The ISO 14971 does not apply to: 

  • Decision-making on the use of a medical device for any particular clinical procedure
  • business risk management

It primarily focuses on identifying hazards, evaluating threats and implementing threat control measures, ensuring the safety and efficacy of medical devices.

The Key Differences Between FMEA & ISO 14971

Scope and Application
While FMEA is a versatile methodology and can be applied to various industries, ISO 14971 is specific to the medical device industry. FMEA can be used to analyze and manage risks associated with products or manufacturing processes in different sectors.

On the other hand, ISO 14971 provides a comprehensive framework to satisfy the unique challenges and requirements of the medical industry.
Main Risk Analysis Components
Under ISO 14971, the key components of risk analysis include identifying hazards (potential sources of harm), evaluating hazardous situations (conditions exposing people or the environment to threats), understanding the series of events causing dangerous problems and assessing the resulting harm (injury or damage to people, property, or the environment).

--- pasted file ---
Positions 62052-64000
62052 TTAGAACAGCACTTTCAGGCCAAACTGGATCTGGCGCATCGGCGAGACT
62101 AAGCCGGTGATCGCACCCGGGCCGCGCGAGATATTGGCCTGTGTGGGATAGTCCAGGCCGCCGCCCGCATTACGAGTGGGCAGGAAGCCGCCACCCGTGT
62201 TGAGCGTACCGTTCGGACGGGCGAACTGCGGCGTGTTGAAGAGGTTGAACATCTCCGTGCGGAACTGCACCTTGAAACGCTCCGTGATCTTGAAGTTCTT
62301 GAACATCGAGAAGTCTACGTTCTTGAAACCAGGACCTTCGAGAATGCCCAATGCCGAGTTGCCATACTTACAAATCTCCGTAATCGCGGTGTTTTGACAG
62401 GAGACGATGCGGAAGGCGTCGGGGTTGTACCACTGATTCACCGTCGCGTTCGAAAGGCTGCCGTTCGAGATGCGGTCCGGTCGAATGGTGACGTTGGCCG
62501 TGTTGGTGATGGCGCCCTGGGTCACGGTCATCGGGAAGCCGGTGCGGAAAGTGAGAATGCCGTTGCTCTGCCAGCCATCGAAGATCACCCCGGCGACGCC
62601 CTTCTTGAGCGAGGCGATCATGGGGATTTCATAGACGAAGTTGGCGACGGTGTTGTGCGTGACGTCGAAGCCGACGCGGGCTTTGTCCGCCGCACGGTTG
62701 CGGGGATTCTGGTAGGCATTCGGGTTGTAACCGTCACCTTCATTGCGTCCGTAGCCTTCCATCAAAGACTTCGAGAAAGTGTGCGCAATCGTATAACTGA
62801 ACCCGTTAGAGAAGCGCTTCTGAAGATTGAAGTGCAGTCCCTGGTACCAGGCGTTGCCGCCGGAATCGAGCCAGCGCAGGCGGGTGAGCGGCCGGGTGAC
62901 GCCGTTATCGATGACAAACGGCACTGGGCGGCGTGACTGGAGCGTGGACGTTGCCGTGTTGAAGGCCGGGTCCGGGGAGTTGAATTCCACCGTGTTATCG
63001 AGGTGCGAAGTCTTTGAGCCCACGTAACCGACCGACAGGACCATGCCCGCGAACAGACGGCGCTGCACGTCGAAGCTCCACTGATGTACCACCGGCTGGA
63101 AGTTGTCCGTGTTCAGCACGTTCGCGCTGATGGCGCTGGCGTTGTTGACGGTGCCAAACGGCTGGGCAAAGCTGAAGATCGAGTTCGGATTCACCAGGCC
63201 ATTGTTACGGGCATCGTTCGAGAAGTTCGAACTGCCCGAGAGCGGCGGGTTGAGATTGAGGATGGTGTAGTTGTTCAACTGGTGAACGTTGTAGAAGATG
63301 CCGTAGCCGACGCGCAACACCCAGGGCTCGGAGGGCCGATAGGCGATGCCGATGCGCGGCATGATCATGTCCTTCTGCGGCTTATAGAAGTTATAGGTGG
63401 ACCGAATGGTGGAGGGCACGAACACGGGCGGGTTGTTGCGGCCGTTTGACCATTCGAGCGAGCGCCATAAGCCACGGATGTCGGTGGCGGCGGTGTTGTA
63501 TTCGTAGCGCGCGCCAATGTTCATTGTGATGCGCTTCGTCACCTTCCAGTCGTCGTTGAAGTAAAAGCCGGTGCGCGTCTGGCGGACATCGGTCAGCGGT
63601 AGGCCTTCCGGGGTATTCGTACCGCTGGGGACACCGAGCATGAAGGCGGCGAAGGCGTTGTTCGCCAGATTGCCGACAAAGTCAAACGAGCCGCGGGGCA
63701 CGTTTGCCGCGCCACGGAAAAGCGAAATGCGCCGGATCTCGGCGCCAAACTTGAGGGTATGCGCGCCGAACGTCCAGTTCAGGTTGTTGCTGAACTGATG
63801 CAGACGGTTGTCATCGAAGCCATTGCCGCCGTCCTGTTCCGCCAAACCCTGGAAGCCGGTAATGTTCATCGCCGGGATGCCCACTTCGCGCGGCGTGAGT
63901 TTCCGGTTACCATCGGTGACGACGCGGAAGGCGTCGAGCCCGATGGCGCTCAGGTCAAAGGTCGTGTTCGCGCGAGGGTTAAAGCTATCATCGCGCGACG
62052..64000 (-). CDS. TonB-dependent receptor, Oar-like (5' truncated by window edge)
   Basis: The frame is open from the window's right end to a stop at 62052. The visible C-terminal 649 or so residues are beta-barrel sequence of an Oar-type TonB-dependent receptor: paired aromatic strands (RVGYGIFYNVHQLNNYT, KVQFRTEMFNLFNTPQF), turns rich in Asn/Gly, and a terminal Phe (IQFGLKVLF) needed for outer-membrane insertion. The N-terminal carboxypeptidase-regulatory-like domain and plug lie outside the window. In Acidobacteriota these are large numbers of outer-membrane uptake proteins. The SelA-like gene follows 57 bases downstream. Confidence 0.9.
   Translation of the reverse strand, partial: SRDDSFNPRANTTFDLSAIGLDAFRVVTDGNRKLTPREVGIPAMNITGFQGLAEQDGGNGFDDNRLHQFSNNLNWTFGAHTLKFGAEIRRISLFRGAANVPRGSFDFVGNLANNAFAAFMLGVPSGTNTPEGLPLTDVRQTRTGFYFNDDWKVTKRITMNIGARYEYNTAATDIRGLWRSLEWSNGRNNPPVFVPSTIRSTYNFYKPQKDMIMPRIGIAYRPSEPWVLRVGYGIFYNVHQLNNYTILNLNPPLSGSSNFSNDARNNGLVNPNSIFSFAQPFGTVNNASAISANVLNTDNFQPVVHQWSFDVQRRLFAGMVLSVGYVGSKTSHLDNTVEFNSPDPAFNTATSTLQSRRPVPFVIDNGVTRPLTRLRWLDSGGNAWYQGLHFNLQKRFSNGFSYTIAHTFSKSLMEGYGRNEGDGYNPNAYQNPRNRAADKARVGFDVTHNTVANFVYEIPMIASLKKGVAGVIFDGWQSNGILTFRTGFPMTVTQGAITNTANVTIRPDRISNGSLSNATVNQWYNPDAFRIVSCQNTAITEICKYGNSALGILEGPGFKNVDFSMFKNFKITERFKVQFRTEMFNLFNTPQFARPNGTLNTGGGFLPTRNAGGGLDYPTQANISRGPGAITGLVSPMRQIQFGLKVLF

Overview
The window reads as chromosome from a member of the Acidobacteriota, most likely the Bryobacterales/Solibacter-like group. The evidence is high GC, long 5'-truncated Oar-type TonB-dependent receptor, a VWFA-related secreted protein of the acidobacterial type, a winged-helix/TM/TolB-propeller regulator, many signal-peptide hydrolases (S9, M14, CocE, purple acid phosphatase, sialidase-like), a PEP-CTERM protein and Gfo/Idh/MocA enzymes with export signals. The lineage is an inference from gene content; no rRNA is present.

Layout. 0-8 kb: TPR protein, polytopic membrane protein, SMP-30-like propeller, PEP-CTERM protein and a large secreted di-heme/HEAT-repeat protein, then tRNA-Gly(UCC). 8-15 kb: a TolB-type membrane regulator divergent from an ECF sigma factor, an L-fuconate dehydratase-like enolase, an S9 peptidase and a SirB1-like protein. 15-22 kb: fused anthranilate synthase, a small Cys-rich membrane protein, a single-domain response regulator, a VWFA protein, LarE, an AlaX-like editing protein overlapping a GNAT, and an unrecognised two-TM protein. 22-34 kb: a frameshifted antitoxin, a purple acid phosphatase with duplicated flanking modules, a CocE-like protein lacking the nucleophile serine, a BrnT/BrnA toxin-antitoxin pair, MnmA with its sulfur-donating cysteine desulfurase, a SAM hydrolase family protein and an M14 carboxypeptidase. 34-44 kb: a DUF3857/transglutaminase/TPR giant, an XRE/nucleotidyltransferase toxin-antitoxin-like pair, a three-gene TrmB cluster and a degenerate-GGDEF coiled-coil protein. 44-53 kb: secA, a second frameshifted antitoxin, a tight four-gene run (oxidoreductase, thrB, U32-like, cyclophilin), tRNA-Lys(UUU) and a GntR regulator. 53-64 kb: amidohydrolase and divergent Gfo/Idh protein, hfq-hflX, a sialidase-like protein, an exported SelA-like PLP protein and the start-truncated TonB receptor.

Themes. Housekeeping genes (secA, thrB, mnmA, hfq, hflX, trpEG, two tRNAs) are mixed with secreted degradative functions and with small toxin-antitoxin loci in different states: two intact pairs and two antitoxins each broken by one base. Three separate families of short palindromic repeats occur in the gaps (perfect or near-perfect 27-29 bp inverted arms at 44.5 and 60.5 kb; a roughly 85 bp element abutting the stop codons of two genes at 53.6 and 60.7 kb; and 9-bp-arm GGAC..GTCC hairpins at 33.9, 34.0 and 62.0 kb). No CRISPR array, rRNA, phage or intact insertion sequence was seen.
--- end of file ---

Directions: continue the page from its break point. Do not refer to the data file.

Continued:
In contrast, the following are the components of FMEA risk analysis:

       1. a cause (set of circumstances causing failure)
       2. a failure mode (how failure happens)
       3. an effect (the consequence of a loss)

Harm-based Severity 

Both methodologies rate severity in different ways. FMEA assesses severity based on the impact on system performance, while ISO 14971 examines the seriousness of harm to individuals as a measure of severity.

Applications of FMEA & ISO 14971

Uses of FMEA
Industries such as aerospace, aviation, automobiles and nuclear power use FMEA widely, enabling them to find errors before they occur. Of late, healthcare sectors have also adopted FMEA to evaluate risks and identify areas requiring improvement.

Automakers were pioneers in embracing FMEA to enhance safety and minimize the likelihood of large-scale product recalls.
Uses of ISO 14971